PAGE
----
Songs of the past have value
A quirk in U.S. federal copyright law does not cover songs recorded before February 15, 1972. So, most artists who created music from before 1972 are not compensated when their work is played on digital radio, satellite radio and, of course, FM radio. That means that the hitmakers of Motown, the legends of Jazz & Blues, and the people who gave birth to Rock n’ Roll aren’t being paid, or worse, have to spend years in court trying to recoup lost compensation that they would have received had they recorded their songs after February 15, 1972.
Most artists who created music from before 1972 are not compensated when their work is played on digital radio, satellite radio and, of course, FM radio.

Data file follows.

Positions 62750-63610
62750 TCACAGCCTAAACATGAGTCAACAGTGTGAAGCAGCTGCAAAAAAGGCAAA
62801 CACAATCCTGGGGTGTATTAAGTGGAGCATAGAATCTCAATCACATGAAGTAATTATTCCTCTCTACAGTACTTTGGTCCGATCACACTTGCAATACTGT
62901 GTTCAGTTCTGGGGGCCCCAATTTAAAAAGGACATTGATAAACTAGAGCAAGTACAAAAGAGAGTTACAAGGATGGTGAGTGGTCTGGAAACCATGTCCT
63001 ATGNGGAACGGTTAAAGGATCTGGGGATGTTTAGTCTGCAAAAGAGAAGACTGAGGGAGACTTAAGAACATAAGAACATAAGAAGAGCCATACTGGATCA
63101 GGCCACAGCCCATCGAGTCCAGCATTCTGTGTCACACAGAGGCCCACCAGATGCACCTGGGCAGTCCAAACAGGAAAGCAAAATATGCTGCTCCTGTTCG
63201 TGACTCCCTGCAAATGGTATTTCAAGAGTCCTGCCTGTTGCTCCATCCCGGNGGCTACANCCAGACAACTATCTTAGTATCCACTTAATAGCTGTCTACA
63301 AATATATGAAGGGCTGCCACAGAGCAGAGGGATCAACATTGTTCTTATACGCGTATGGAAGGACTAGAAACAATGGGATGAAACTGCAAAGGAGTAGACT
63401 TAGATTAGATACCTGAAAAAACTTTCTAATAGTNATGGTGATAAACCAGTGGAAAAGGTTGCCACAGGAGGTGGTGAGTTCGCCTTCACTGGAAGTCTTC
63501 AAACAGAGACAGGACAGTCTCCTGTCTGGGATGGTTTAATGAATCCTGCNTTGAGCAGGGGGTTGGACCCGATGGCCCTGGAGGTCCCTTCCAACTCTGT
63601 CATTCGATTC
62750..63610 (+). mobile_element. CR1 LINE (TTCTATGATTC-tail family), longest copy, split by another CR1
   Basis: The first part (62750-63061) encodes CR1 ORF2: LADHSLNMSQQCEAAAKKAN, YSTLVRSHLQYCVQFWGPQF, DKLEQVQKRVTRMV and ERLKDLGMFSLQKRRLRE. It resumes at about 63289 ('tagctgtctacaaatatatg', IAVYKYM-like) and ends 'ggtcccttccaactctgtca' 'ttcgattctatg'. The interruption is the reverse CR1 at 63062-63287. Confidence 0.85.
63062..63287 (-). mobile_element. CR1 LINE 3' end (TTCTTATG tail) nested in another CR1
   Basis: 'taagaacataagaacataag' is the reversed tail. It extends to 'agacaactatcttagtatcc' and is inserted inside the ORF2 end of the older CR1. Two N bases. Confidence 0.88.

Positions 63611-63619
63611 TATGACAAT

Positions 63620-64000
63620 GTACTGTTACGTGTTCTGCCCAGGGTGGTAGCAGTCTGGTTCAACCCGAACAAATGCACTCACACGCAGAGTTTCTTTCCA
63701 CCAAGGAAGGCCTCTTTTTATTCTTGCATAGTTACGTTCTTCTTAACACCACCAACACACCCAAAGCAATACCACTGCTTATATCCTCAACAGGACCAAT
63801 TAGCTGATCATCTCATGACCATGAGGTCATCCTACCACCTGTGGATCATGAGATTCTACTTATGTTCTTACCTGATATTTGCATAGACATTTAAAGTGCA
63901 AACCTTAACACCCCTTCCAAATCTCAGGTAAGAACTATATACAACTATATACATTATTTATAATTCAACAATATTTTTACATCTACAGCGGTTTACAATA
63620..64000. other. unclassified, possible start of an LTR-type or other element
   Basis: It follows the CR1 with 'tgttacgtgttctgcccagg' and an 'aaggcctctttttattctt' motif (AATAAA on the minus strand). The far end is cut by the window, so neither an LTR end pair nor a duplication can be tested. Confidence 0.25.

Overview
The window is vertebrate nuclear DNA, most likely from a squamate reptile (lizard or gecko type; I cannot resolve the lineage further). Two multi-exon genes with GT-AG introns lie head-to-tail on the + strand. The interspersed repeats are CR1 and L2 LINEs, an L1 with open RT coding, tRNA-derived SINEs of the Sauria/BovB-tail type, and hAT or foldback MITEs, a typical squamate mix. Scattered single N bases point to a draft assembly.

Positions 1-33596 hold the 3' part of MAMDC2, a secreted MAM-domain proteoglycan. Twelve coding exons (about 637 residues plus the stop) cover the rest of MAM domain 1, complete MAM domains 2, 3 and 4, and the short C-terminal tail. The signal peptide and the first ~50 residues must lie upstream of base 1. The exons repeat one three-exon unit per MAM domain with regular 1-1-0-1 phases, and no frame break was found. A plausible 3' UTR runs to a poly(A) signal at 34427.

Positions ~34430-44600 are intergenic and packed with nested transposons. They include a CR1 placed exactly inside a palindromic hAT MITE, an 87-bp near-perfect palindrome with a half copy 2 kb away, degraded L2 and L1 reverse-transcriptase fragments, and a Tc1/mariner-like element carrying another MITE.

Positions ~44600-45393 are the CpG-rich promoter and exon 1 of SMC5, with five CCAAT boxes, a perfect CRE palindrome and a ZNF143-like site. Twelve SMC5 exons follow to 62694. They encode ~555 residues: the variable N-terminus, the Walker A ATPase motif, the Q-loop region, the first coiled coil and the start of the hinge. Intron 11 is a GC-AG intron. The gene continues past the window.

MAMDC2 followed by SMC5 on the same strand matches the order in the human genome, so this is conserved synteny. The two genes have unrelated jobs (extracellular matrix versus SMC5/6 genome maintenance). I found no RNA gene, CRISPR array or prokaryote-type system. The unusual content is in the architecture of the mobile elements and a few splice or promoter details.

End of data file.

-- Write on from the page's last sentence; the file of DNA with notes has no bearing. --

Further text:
Both digital and AM/FM radio have stations and formats dedicated exclusively to such music – they earn millions from these iconic records, but refuse to pay anything to the performers who created them, shortchanging creators and copyright owners well over $60 million a year for digital airplay alone.
Three state courts have sweepingly dismissed the arguments advanced by digital services for not paying elderly artists and recent legislative activity sets down a clear marker in support of these rulings.
Pre-72 recordings have value and their creators must be fairly compensated when they are used.
Tell your elected official to support the Fair Pay Fair Play Act (H.R. 1836) to ensure music creators are fairly compensated for their work.